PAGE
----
All the while, the passengers, unaware of the danger, continued to dance on the lower decks while those on the top moved away from the list to enjoy the view. Then, the unthinkable happened. Dishes began to fly off of shelves; a piano almost crushed two passengers as it slid crazily across the floor. The band stopped playing as water poured through portholes and pandemonium reigned as the ship rolled over on its side to settle on the river bed 20 feet below. Passengers trapped below decks were overwhelmed by the inrushing water and flying furniture. Many of those not crushed by the furniture were drowned be the unstoppable tide of water. Those men, women and children fortunate enough to be on the upper decks threw themselves into the river while the lifejackets sat uselessly in place because there was no time to grab them.
Within minutes onlookers rushed to aid those who had been thrown overboard or jumped into the river, while a tugboat steamed in to rescue passengers clinging to the overturned hull of the ship. An eyewitness to the disaster wrote: “I shall never be able to forget what I saw. People were struggling in the water, clustered so thickly that they literally covered the surface of the river. A few were swimming; the rest were floundering about, some clinging to a life raft that had floated free, others clutching at anything that they could reach – at bits of wood, at each other, grabbing each other, pulling each other down, and screaming! The screaming was the most horrible of them all.”
Other boats in the area and people nearby began helping with rescue operations. Some onlookers dove into the river or jumped onto the boat to help those who were struggling while others threw wooden planks and crates into the water to help people stay afloat. Workmen using acetylene torches nearby immediately ran over and started cutting a hole in the ship where pounding was heard. The crews of other ships were pulling people out of the water, dead and alive. By 8am, rescue turned to retrieval as the last of the pounding from inside the vessel slowly faded into silence and the remaining air-pockets gave out for those trapped within.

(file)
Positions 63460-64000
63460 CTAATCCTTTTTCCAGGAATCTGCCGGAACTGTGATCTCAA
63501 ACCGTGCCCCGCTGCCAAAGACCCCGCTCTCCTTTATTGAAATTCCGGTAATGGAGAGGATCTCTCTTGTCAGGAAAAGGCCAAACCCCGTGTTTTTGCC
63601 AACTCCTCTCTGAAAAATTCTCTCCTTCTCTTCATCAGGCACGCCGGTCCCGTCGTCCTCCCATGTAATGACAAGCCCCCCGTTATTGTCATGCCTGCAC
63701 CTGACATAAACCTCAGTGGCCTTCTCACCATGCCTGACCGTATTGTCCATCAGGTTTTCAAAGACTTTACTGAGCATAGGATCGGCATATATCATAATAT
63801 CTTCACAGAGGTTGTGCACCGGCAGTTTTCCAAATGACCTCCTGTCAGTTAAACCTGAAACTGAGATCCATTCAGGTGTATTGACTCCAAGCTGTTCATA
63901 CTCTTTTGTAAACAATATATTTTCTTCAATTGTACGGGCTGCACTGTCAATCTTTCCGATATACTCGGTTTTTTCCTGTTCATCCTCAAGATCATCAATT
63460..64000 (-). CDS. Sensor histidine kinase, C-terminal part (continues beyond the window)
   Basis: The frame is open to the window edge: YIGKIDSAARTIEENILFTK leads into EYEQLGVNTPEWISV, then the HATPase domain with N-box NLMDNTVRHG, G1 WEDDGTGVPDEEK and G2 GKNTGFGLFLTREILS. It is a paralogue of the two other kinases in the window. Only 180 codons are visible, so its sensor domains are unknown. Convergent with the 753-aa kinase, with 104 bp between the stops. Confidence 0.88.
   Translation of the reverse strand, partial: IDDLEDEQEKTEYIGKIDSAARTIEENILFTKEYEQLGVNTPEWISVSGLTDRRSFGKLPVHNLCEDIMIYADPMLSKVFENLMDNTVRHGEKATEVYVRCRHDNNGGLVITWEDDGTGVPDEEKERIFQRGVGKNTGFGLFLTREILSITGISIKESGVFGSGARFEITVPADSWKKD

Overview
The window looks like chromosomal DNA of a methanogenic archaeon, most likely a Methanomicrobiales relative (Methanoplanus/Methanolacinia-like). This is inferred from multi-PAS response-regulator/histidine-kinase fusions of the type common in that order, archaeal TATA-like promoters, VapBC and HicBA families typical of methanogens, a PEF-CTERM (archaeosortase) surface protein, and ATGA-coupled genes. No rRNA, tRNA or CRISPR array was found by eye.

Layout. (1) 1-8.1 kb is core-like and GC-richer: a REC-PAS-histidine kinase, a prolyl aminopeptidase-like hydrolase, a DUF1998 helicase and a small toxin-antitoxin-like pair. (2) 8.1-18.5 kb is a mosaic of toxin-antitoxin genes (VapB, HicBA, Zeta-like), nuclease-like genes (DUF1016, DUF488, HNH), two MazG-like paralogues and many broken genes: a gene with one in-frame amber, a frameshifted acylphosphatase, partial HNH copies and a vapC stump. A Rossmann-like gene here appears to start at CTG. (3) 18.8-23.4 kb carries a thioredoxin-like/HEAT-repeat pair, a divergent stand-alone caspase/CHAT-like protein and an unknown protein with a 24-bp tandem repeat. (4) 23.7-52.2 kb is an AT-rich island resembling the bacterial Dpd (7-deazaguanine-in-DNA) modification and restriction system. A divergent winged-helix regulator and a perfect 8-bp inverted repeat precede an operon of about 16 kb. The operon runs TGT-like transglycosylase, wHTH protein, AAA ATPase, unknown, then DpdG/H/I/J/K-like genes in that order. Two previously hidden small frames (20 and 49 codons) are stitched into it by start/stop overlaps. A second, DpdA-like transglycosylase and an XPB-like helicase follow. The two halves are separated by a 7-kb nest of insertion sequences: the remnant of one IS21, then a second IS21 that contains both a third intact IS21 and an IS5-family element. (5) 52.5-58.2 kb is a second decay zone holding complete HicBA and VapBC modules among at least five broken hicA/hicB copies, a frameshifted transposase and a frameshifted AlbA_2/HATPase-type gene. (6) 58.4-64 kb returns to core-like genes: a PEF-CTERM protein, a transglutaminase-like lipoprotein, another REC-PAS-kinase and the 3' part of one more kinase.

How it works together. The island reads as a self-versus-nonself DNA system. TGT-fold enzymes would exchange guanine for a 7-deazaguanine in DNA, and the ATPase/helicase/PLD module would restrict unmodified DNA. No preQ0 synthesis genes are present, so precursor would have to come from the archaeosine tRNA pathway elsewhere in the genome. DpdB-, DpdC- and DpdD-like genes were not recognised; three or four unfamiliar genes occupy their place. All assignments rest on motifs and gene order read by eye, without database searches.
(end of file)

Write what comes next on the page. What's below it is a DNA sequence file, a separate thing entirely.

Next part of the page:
The large number of dead made identifying the dead extremely difficult as 22 entire families were killed in rollover. In one case a horse drawn hearse bearing two newly sealed coffins stopped at a row house near Chicago’s South Side which was the home of two families employed by Western Electric. The driver knocked on the door to get burial instruction; when no one answered, he knocked on it again not knowing all seven people from both families had perished on the Eastland.